1200V Version 3 ASIPM
Presently there are few hybrid devices and Intelligent Power Modules (IPM) are marketed by some manufacturers. The IPMs have already gathered wide acceptance. The 4500 V, 1200 A Version 2 EE IIT, Kharagpur 7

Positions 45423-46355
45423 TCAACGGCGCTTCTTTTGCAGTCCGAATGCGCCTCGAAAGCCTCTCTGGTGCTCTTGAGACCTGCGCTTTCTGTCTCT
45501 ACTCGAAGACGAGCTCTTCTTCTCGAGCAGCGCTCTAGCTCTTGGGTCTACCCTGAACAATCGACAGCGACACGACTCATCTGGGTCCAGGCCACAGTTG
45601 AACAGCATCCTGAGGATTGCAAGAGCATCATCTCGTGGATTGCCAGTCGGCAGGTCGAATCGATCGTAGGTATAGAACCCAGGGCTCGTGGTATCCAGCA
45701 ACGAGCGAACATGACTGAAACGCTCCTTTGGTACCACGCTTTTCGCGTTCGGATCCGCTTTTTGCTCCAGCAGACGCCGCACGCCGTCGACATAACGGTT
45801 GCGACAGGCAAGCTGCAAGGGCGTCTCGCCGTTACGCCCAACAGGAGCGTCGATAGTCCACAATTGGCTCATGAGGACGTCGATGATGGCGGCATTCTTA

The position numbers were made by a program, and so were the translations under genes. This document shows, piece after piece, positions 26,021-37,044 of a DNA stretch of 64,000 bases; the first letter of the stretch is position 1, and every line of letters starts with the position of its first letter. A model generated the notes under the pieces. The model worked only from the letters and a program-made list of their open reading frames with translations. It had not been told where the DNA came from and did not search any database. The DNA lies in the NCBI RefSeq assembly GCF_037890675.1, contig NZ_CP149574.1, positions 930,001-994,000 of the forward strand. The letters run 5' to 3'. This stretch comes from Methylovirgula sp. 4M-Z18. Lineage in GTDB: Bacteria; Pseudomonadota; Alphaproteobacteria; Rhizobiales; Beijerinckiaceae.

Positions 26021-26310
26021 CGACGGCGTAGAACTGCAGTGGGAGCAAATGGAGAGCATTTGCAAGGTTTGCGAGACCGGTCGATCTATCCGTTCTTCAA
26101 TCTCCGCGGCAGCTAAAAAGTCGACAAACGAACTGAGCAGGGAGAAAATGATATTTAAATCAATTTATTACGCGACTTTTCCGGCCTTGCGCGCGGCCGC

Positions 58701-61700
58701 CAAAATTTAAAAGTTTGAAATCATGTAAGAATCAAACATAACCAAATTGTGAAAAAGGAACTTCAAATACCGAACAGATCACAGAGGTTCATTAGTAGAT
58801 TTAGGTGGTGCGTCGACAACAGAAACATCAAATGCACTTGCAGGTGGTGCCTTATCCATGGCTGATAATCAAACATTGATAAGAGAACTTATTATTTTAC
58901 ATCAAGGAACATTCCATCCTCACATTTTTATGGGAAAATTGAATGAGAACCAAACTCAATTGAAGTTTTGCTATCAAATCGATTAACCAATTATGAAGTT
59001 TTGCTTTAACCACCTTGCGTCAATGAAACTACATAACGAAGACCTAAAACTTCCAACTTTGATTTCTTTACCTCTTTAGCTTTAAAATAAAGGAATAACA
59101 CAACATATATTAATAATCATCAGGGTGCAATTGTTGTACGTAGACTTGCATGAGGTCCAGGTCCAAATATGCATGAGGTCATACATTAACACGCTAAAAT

IEGT (injection-enhanced gate transistor) of Toshiba or the 6000 V, 3500 A IGCT (Integrated Gate Commutated Thyristors) of ABB which are promising at the higher power ranges. However these new devices must prove themselves before they are accepted by the industry at large. Silicon carbide is a wide band gap semiconductor with an energy band gap wider than about 2 eV that possesses extremely high thermal, chemical, and mechanical stability. Silicon carbide is the only wide band gap semiconductor among gallium nitride (GaN, EG = 3.4 eV), aluminum nitride (AlN, EG = 6.2 eV), and silicon carbide that possesses a high-quality native oxide suitable for use as an MOS insulator in electronic devices The breakdown field in SiC is about 8 times higher than in silicon. This is important for high-voltage power switching transistors. For example, a device of a given size in SiC will have a blocking voltage 8 times higher than the same device in silicon. More importantly, the on-resistance of the SiC device will be about two decades lower than the silicon device. Consequently, the efficiency of the power converter is higher. In addition, SiC-based semiconductor switches can operate at high temperatures (~600 C) without much change in their electrical properties. Thus the converter has a higher reliability. Reduced losses and allowable higher operating temperatures result in smaller heatsink size. Moreover, the high frequency operating capability of SiC converters lowers the filtering requirement and the filter size. As a result, they are compact, light, reliable, and efficient and have a high power density. These qualities satisfy the requirements of power converters for most applications and they are expected to be the devices of the future. Ratings have been progressively increasing for all devices while the newer devices offer substantially better performance. With the SCR and the pin-diodes, so called because of the sandwiched intrinsic ‘i’-layer between the ‘p’ and ‘n’ layers, having mostly line-commutated converter applications, emphasis was mostly on their static characteristics - forward and reverse voltage blocking, current carrying and over-current ratings, on-state forward voltage etc and also on issues like paralleling and series operation of the devices. As the operating speeds of the devices increased, the dynamic (switching) characteristics of the devices assumed greater importance as most of the dissipation was during these transients. Attention turned to the development of efficient drive networks and protection techniques which were found to enhance the performance of the devices and their peak power handling capacities. Issues related to paralleling were resolved by the system designer within the device itself like in MOSFETS, while the converter topology was required to take care of their series operation as in multi-level converters. The range of power devices thus developed over the last few decades can be represented as a tree, Fig. 1.5, on the basis of their controllability and other dominant features.